Before laser-printers, high quality print-outs were the domain of typesetters, expensive and tightly controlled. In 1979 a Bell Labs team reverse engineered one in their summer vacation. Professor Brailsford has the details.
EXTRA BITS - More on Printing and Typesetting History: https://www.youtube.com/watch?v=HdModNEK_1U
Mainframes and the Unix Revolution: http://youtu.be/-rPPqm44xLs
To find out how the 1980 Bell Labs `vacation memo' was completely rebuilt,
in 2013, visit:
If you want to see the `vacation memo' itself -- in its original scanned-in form and after being rebuilt -- then visit:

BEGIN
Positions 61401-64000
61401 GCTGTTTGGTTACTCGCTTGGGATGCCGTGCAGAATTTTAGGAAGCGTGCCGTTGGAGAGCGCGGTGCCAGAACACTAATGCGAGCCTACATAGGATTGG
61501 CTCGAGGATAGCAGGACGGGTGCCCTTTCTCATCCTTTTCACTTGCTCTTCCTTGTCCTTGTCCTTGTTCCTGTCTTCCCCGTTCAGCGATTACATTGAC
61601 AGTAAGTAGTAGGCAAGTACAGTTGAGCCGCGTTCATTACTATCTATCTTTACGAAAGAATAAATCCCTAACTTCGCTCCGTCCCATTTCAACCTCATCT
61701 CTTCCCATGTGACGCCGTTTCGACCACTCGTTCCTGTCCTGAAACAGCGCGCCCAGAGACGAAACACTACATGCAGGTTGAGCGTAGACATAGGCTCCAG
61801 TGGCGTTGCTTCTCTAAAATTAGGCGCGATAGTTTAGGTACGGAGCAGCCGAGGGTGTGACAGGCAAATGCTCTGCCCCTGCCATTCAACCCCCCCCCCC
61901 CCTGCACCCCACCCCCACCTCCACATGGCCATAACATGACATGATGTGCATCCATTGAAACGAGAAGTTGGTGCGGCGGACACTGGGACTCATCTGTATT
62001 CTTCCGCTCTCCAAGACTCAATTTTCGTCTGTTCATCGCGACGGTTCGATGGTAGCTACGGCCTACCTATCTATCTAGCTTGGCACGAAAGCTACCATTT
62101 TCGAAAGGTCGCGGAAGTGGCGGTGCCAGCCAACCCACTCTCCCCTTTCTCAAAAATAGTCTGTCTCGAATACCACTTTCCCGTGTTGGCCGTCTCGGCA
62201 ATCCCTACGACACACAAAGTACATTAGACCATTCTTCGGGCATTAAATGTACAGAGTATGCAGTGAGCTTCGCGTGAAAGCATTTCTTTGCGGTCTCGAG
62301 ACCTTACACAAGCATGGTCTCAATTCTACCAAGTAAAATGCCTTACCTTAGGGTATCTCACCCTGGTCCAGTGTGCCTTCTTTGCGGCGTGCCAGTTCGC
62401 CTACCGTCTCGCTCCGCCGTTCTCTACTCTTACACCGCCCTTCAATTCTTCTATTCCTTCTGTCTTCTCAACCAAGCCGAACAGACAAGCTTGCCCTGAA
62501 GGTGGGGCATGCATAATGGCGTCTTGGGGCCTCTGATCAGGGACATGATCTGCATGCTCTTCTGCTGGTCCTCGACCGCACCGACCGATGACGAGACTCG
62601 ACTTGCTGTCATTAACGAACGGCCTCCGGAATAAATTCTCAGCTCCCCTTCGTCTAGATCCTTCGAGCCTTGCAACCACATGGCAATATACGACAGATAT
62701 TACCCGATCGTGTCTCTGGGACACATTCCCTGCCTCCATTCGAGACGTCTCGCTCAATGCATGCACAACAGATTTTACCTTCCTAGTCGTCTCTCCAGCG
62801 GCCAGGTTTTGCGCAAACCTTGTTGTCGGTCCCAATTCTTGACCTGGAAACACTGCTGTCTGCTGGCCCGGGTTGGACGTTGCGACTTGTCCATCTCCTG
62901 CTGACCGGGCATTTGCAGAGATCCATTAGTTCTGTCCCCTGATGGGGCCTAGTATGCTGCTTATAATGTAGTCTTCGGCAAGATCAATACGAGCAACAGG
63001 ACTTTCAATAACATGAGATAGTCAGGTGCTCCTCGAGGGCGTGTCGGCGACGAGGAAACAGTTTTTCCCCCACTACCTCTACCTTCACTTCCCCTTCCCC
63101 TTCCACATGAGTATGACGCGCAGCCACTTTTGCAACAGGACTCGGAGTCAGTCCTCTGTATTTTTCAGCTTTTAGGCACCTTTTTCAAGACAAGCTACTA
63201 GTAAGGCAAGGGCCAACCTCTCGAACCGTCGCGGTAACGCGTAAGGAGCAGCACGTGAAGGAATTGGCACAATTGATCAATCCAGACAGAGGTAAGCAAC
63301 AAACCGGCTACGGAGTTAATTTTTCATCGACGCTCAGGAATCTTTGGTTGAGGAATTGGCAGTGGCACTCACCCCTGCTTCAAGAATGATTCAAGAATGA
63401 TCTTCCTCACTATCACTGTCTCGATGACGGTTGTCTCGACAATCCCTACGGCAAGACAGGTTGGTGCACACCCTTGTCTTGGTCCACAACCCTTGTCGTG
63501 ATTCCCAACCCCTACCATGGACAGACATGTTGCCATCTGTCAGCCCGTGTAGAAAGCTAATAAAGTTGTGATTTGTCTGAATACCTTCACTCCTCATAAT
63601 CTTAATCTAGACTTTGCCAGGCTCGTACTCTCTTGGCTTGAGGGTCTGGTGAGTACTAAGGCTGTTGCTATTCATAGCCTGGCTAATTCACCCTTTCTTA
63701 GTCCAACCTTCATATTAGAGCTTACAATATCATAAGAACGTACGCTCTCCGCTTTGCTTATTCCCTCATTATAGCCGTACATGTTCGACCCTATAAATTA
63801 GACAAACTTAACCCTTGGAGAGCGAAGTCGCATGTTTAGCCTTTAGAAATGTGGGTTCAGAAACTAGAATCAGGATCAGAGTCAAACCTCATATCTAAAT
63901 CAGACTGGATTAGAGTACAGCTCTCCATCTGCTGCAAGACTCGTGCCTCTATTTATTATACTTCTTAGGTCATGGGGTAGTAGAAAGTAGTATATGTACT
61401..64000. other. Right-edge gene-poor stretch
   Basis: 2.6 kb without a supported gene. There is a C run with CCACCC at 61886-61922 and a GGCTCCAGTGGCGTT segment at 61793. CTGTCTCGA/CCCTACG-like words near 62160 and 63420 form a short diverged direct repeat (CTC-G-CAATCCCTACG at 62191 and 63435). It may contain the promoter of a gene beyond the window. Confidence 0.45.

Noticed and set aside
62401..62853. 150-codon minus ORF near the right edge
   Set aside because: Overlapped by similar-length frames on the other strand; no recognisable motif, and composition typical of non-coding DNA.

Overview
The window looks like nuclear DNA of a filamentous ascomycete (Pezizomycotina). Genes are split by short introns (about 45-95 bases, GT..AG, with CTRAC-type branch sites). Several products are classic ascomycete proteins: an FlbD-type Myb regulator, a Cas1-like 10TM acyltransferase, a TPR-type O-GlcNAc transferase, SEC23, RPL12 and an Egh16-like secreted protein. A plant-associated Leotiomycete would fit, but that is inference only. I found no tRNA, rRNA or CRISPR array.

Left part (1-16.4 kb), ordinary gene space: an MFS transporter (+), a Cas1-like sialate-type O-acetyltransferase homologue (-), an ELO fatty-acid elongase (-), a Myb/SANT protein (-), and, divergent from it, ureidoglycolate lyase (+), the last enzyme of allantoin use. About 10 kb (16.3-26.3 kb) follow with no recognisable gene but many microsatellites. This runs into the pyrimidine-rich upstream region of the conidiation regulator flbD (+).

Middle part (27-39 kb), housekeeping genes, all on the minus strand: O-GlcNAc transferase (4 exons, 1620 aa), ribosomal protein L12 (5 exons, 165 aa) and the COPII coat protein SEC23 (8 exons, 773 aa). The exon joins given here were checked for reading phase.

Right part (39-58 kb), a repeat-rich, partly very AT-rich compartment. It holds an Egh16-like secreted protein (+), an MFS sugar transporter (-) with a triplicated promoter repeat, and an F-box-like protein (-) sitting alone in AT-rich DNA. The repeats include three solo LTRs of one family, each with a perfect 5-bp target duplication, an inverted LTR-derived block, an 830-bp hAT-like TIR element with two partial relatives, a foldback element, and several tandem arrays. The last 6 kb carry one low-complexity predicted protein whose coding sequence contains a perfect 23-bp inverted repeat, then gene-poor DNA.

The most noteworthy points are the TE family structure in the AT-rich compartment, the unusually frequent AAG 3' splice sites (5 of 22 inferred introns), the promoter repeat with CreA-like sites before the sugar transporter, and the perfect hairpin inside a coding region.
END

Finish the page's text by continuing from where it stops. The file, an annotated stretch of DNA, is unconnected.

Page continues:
The memorandum gives an outline of how the `reverse engineering' of the 202 was accomplished.
This video was filmed and edited by Sean Riley.
Computer Science at the University of Nottingham: http://bit.ly/nottscomputer
Computerphile is a sister project to Brady Haran's Numberphile. See the full list of Brady's video projects at: http://bit.ly/bradychannels
Tagged under: computers,computerphile,typesetting,mergenthaler,202,linotronic 202,type,printing,troff,computer science,Professor Brailsford,jailbreak,reverse engineering
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